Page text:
Looking back at all these things, I realise that God has blessed me richly. Not only with eternal life through faith in Jesus Christ, but in "earthly" things as well. But it also looks to me that the true idea behind these blessings is to learn to depend on God, to trust him in his goodness, and to do good to one another, especially Christian believers. Romans chapter eight is probably one of my favourite passages in the Bible. Verse 28 reads:

And  we know that all things work together for those who love God, to them who are called according to his purpose...

And verses 38-39 concludes with:

For I am persuaded, that neither death, nor life, nor angels, nor principalities, nor powers, nor things present, nor things to come,
Nor height, nor depth, nor any other creature, shall be able to separate us from the love of God, which is in Christ Jesus, our Lord.

Now that is something to ponder over when I'm up on the ladders while a chilly breeze blows.


  1. I Corinthians 1:26-29 states, "For ye see your calling, brethren, how that not many wise men after the flesh, not many mighty, not many noble, are called: But God hath chosen the foolish things of the world to confound the wise; and God hath chosen the weak things of the world to confound the things which are mighty; And base things of the world, and things which are despised, hath God chosen, yea, and things which are not, to bring to nought things that are: That no flesh should glory in his presence. You are blessed that God has chosen you. Many of those who leave you feeling inferior are not his. Great article.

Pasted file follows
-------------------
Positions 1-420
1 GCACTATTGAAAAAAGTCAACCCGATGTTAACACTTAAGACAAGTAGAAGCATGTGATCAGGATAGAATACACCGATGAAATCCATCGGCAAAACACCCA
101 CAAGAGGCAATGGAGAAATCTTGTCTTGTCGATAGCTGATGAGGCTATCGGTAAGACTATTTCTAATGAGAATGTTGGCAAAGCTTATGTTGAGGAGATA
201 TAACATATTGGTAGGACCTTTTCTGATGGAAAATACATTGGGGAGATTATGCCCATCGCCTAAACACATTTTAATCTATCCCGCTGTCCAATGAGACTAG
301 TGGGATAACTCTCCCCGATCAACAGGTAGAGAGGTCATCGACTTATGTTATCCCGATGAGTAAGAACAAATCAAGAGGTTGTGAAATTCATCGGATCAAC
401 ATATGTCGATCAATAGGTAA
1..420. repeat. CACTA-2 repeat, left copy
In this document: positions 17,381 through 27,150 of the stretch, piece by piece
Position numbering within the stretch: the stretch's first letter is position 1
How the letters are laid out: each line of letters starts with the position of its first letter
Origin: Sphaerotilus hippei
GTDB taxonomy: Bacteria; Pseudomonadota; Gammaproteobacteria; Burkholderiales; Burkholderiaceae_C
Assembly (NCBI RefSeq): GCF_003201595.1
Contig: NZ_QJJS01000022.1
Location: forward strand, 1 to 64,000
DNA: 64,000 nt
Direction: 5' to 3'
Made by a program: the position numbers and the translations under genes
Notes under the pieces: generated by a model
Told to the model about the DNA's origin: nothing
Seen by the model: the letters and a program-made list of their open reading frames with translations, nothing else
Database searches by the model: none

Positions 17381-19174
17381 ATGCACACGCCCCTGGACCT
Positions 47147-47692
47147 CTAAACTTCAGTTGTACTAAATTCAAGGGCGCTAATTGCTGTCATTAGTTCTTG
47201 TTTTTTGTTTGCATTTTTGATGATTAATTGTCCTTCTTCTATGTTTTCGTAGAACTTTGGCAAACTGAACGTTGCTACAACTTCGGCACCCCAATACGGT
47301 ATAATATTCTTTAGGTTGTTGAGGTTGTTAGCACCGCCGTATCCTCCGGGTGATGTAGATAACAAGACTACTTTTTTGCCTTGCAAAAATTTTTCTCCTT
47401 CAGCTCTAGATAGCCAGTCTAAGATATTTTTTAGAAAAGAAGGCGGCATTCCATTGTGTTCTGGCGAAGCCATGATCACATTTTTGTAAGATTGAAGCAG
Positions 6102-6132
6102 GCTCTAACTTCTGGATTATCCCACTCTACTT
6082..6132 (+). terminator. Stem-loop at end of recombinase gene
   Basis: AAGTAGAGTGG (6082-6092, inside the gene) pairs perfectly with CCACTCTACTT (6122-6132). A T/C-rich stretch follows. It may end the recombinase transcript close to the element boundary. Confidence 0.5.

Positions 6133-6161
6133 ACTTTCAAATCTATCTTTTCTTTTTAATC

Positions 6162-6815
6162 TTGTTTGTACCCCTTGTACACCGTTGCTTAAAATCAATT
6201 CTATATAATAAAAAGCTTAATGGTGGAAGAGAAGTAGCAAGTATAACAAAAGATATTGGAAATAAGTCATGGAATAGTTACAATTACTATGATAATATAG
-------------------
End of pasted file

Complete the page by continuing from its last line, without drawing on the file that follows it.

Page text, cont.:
2. Thanks for that post Frank. Without God, it would all be meaningless; with God, everything has a purpose and reason.

  3. Hey Frank, This is an excellent post. A real encouragement to always look to God our provider. Keep 'em coming!! Dave

  4. Hi Frank,
    I am glad that you have come to the conclusion that you would not swap your window cleaning for a desk top, that speaks of contentment. Why anyone would worry about snobbery or nastiness beats me, I would just be glad that the same spirits were not in me. You are very fortunate that you have travelled so much and are able to share your travels on your blog, I love reading about them and I love the diversity of all the different bloggers. God is no respecter of persons and yet He is higher than all.